3 Experts Share Their Top Heart Health Advice
Red stethoscope with heart

3 Experts Share Their Top Heart Health Advice

Posted on February 26, 2019 by Henry Ford Health Staff

Your heart is responsible for many functions of your body. But if your ticker starts to have problems, the whole machine can fall apart. While there are many things you can educate yourself on related to heart health – including heart murmurs, heart attacks and sudden cardiac arrest – it isn’t often that you get advice on the simple things.

Three Henry Ford Health heart experts answer some of the most common questions they get about heart health, dispel common myths and share their best advice:

Dennis Kerrigan, Ph.D., Clinical exercise physiologist and researcher

Dr Kerrigan

What is your favorite piece of advice to give someone who is generally concerned about their heart health?

“Many people think exercise needs to be done in 30 minutes or longer sessions, when studies show that doing multiple, short exercises have similar benefits. This means it’s okay if you only have 10 minutes to ride your bike, 8 minutes to climb the stairs and 12 minutes to walk around your block. Every minute counts for keeping your heart healthy.”

What can someone do to prevent a heart condition from getting worse or having a heart problem occur again?

“Participate in cardiac rehabilitation. Cardiac rehab is a comprehensive program guided by a multidisciplinary health care team that improves your overall heart health through exercise and lifestyle education. People who go through cardiac rehab have a 25-30 percent lower risk of another heart problem and see improvements in their overall fitness and mood.”

Khaldoon Alaswad, M.D., Interventional cardiologist

Dr Alaswad

What is a common misconception about heart health?

“A big misconception people believe is that once a patient has heart disease, they are no longer able to exert themselves. This isn’t true. In fact, patients can live very normal lives when they restore the function of their heart with medical therapy, stenting and bypass surgery, and daily exercise.”

What is your favorite piece of advice to give to someone who is generally concerned with their heart health?

“The best thing you can do for yourself is to get regularly checked by your primary care physician or a general cardiologist. Monitor your levels for blood pressure and cholesterol, learn what you can do to prevent diabetes, and consider consulting your doctor about starting an exercise program that is right for you.”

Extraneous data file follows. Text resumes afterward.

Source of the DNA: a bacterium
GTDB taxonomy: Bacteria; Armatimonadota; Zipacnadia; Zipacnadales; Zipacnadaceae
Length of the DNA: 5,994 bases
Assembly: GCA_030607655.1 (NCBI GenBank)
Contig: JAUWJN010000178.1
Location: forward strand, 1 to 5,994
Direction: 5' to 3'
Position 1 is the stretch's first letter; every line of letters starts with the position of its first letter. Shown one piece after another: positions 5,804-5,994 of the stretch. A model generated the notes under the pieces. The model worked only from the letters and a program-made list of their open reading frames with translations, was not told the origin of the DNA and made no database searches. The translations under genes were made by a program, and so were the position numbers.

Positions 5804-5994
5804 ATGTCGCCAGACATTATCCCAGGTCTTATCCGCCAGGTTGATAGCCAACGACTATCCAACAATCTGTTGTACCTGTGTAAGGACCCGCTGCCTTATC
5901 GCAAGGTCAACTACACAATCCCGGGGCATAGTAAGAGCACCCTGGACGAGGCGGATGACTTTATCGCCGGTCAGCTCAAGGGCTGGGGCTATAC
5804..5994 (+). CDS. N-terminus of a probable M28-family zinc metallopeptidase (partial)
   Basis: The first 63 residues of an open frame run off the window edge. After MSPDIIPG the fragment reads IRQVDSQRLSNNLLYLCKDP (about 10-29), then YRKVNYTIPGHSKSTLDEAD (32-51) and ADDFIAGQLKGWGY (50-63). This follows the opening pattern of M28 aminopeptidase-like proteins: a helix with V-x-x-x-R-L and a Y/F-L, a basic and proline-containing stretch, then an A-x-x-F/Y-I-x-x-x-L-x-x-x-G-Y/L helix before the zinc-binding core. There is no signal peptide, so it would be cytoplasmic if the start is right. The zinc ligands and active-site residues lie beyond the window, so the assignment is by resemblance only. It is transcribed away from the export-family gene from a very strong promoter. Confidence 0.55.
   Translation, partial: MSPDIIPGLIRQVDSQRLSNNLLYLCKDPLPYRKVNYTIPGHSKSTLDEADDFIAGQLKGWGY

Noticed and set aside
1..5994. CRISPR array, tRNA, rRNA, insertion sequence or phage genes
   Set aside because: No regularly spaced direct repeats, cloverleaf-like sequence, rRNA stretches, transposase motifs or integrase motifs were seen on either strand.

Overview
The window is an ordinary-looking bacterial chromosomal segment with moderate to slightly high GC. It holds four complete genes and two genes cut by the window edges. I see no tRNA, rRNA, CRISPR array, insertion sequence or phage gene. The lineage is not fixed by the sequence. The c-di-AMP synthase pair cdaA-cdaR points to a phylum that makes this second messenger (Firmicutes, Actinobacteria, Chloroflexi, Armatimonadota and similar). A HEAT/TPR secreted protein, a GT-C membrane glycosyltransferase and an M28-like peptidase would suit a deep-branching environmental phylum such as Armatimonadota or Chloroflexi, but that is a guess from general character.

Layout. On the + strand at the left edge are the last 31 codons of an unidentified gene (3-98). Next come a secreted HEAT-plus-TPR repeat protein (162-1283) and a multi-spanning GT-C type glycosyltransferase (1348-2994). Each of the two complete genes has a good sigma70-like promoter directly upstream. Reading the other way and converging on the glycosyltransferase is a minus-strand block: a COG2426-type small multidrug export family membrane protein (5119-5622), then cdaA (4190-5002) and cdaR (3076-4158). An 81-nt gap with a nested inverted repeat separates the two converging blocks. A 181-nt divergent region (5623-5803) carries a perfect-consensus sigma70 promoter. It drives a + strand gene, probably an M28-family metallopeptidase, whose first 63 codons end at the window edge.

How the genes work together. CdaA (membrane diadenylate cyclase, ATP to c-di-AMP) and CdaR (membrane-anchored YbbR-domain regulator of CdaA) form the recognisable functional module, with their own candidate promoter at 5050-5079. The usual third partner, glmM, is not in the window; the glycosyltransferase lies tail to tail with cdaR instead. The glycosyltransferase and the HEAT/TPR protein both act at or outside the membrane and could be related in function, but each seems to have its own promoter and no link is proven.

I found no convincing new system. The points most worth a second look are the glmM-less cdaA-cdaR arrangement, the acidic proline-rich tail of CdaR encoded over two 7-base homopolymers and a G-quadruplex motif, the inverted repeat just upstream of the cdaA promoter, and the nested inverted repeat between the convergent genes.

Shalini Modi, M.D., Cardiologist

Modi Shalini 12C jpg 1 214x300

What can someone do to prevent a heart condition from getting worse or having a heart problem occur again?

“There are two kinds of heart prevention – primary prevention for those that are trying to avoid heart conditions and secondary prevention for those who already have known blockages or have had a heart attack before. The prevention methods are the same – eat healthy, aim for a healthy body weight, be active and take any medications (such as statins) prescribed to you by your doctor. Lifestyle changes, in turn, affect a lot of risk factors that can cause coronary artery disease or blockages in the heart.”

What is a common misconception about heart health?

“Many people believe that their annual electrocardiogram (ECG) will detect any blockages. Just because you don’t have a heart blockage doesn’t mean you can’t develop any or experience some sort of heart condition. Another big misconception is that a negative stress test means you have no chances of having a heart attack. Many factors contribute to having a heart attack. Heart attacks can happen to people that appear to be in perfect health!”

Quick Takes: What’s Best for Your Heart

Here’s a few additional things to think about when it comes to keeping your heart in tip-top shape:

  • Know your risk. Be aware of family history or lifestyle factors that might contribute to your heart health, and know your numbers. Your cholesterol and blood sugar levels, blood pressure, body mass index (BMI) and waist circumference all play a role in your heart risk. Visit your doctor for regular check-ups and discuss any numbers that are out of normal range or have changed.
  • Healthy body, healthy heart. What’s good for your overall health is good for your heart, and vice versa. Most of it is probably advice you’ve heard before — the key is getting regular exercise and eating a heart-healthy diet that is rich in fruits and vegetables, lean protein and whole grains. Maintaining a healthy body weight reduces your risk of diabetes, high blood pressure and other conditions that increase your risk of heart disease. Also, if you smoke or use tobacco, quit. Monitor your alcohol intake
  • Be mindful of your emotions. Stress and depression can have negative effects on your heart and can make you less motivated to exercise or eat healthy. Take time to practice self-care and work to reduce stress and manage mental health issues.

How healthy is your heart? Take the heart risk quiz to find out. Then, schedule an appointment with your primary care provider or find a heart expert at henryford.com or by calling 1-800-HENRYFORD (436-7936).

Dr. Dennis Kerrigan is a clinical exercise physiologist seeing patients and conducting exercise and cancer research at Henry Ford Hospital in Detroit and Henry Ford West Bloomfield Hospital.

Dr. Khaldoon Alaswad is an interventional cardiologist and the director of the Henry Ford Cardiac Catheterization Laboratory. He sees patients at Henry Ford Hospital.

Dr. Shalini Modi is a cardiologist who sees patients at Henry Ford West Bloomfield Hospital.

Categories : FeelWell

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